If you’ve been anywhere near Boston University’s East Campus recently, you may have heard the echoing sound of drilling, particularly near the corner of Commonwealth Avenue and Granby Street. That’s where the BU Data Sciences Center is slated for construction, and the drilling activity is the first step in a historic initiative to make the new building Boston’s largest to be heated and cooled by ground source heat pumps, aka geothermal energy.
“We’re pushing the envelope—this will be the biggest geothermal project in Boston yet,” says Dennis Carlberg, associate vice president for university sustainability. “If you look at the University’s Climate Action Plan and the Institute for Sustainable Energy’s Carbon Free Boston report, geothermal technology lays out an essential path toward that goal.”
Although the 17-story Data Sciences Center won’t be the only geothermal building on BU’s campus—the building spanning 882 to 888 Comm Ave is already heated and cooled by six geothermal wells—it will easily be the most ambitious. The eventual construction of the Data Sciences Center, which is planned to kick off in late 2019 to early 2020, could require up to 30 wells to access enough geothermal heating and cooling capacity to control the temperature of the high-rise.
Geothermal technology works by taking advantage of stable temperatures found beneath the Earth’s surface. About 1,500 feet down (the depth of the test wells being dug at the Data Sciences Center site), the subterranean temperature is typically 50 to 60 degrees Fahrenheit.
“A closed-loop piping network controls building temperatures by circulating fluids from which heat is extracted in the winter, when the subsurface is warmer than the air,” says hydrogeologist John Kastrinos, the design team lead from Haley & Aldrich, a Boston-based environmental and engineering consulting firm. “In the summer, the building is cooled by rejecting heat from the building through the same circulating fluids in the closed loop, taking advantage of the cooler temperatures in the subsurface.”
By utilizing geothermal technology for both heating and cooling, the system essentially balances itself—using the heat rejected in the summer to help warm the building in the winter, Kastrinos says.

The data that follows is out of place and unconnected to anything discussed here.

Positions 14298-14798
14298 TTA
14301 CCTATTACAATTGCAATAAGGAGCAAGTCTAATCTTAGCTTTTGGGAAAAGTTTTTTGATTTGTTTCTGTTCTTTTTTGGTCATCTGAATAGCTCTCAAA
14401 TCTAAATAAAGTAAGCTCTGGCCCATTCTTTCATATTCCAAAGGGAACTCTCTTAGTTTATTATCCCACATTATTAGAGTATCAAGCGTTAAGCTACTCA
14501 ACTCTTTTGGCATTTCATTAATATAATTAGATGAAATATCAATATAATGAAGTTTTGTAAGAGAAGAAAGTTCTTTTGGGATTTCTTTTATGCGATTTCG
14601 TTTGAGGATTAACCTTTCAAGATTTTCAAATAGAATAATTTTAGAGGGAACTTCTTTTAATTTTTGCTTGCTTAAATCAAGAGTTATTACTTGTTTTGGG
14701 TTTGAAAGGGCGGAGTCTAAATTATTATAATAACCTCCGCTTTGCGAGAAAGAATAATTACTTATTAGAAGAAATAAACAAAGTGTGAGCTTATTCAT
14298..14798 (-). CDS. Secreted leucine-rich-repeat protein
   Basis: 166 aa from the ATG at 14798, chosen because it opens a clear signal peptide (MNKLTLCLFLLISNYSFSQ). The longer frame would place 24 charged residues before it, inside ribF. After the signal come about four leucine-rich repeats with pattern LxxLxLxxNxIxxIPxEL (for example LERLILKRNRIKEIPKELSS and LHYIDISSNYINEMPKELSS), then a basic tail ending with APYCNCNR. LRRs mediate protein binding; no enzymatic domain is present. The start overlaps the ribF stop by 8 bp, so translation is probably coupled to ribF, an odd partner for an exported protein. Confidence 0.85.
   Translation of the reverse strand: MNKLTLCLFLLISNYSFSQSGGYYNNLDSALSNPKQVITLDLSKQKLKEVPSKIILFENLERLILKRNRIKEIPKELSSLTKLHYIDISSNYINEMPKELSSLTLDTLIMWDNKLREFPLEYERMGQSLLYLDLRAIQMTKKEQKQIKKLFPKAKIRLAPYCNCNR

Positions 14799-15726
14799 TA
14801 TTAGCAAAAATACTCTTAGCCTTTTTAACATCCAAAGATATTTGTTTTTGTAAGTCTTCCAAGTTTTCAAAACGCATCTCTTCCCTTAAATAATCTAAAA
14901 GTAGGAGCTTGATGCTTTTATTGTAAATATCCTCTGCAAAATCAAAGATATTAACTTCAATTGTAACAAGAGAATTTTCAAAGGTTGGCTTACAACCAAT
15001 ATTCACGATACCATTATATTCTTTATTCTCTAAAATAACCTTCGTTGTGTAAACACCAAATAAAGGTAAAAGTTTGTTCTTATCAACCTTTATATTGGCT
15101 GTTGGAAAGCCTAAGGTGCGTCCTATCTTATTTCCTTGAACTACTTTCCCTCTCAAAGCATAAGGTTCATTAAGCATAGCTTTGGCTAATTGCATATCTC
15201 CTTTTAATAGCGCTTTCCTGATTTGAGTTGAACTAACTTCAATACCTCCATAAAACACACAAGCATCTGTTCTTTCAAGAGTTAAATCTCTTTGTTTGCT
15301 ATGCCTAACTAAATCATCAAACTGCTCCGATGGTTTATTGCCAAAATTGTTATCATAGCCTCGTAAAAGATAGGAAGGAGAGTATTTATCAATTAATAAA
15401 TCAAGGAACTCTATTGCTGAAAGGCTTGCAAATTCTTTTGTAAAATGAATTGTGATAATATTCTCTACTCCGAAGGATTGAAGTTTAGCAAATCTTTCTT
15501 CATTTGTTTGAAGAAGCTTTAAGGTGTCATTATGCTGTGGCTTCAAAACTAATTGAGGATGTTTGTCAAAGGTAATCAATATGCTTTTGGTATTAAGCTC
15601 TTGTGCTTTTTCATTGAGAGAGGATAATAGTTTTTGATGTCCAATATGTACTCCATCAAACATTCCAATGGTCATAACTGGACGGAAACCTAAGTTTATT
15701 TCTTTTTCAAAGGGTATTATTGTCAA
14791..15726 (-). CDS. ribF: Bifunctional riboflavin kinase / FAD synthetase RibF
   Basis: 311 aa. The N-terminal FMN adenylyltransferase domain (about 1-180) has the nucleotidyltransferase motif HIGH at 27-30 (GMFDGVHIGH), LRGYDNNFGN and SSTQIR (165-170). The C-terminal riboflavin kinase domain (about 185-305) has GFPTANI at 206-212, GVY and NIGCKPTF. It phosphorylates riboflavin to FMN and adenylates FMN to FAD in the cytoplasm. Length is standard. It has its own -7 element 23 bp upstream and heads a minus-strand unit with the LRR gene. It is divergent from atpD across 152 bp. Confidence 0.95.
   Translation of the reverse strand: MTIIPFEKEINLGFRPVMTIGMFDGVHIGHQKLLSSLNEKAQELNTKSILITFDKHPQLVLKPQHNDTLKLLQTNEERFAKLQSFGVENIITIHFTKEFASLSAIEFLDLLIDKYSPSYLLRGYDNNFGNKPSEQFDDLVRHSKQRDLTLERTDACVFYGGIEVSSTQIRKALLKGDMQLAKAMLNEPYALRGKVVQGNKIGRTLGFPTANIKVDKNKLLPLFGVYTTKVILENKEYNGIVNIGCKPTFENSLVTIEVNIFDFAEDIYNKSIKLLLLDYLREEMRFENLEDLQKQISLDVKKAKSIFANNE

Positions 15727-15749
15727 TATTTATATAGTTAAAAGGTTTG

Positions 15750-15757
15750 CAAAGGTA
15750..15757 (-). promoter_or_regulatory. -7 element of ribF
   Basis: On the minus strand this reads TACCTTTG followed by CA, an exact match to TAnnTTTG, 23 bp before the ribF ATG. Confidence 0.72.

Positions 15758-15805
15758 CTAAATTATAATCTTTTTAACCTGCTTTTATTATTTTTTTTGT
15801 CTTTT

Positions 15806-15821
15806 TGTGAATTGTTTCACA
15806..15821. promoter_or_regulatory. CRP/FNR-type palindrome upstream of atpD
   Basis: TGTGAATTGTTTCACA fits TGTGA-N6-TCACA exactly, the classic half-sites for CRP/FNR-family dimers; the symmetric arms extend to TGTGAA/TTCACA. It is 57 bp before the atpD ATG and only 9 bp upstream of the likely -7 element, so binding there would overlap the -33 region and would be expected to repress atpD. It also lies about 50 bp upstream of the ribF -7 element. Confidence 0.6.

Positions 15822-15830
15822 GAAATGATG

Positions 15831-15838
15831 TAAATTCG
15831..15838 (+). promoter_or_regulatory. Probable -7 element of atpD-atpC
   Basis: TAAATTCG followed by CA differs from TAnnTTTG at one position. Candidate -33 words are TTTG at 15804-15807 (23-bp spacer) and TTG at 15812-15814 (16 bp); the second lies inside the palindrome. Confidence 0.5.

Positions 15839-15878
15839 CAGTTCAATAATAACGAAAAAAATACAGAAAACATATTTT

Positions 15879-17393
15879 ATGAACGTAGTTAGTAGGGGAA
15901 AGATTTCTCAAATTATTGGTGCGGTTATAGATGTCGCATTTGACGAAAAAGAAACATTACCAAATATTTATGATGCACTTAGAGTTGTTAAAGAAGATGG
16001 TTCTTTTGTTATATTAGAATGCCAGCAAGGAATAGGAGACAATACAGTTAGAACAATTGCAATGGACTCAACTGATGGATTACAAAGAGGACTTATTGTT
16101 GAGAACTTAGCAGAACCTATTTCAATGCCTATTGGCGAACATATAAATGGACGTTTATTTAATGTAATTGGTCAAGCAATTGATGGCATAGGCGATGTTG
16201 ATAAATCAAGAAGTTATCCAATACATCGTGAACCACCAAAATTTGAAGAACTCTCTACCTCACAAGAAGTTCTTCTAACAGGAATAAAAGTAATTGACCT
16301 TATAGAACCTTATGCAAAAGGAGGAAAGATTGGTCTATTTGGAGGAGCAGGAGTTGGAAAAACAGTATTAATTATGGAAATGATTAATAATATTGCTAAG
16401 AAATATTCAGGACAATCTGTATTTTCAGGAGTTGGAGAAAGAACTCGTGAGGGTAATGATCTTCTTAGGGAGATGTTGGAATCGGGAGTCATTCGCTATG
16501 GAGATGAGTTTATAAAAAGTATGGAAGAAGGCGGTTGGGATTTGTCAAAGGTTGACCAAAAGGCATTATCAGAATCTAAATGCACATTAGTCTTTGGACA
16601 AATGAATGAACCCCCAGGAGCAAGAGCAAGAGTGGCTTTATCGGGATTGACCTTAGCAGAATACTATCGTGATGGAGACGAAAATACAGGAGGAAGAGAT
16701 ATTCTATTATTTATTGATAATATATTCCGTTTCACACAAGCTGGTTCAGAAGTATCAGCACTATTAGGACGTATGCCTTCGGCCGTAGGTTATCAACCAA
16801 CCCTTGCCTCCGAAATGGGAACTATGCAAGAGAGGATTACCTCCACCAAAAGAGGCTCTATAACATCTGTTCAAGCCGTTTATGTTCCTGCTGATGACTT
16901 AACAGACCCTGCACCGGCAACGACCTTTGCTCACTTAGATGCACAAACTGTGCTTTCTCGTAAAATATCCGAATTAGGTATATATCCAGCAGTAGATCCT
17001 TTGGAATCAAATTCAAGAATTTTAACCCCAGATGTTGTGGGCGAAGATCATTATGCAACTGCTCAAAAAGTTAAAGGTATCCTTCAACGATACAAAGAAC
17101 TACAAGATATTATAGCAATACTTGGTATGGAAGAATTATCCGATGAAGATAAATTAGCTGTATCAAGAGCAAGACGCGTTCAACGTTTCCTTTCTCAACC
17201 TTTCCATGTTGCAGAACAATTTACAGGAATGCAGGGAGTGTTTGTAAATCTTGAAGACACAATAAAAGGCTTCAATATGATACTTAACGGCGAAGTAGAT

Geothermal heating and cooling has been endorsed by the Department of Energy and the Environmental Protection Agency for its energy efficiency and environmental friendliness. The technology is already popular with certain US businesses and homeowners; more than 50,000 new systems are installed in the United States each year.
But the bigger the building that needs to be heated and cooled, the greater the number and the depth of the wells required, making the technology extremely expensive when it comes to large-scale projects. Carlberg says he hopes the Data Sciences Center project will be educational for other institutions in Boston and beyond.
“We’re already setting the groundwork for workshops to teach others how to get this done,” he says.
Although construction of the Data Sciences Center is not yet underway, three different well-drilling techniques are being tested. And the thermal properties of the different well sites are being evaluated to estimate how much geothermal heating and cooling can be generated from the subterranean.
“It’s been a little louder and more disruptive to campus than we would prefer,” says Chris Kenney, a Compass Project Management senior project manager. The first two test wells have already been completed, he says. Due to a difference in the drill equipment, the third well, which will begin installation in March 2019, isn’t expected to create as much noise as the first two.
Beyond the equipment, Kenney says, other factors can impact noise levels, such as the surroundings and their effect on echoes. The first well was dug in an open parking lot, but the second was dug in a tight alley. The third well will be on the southeast corner of the park on the corner of Granby and Bay State Road.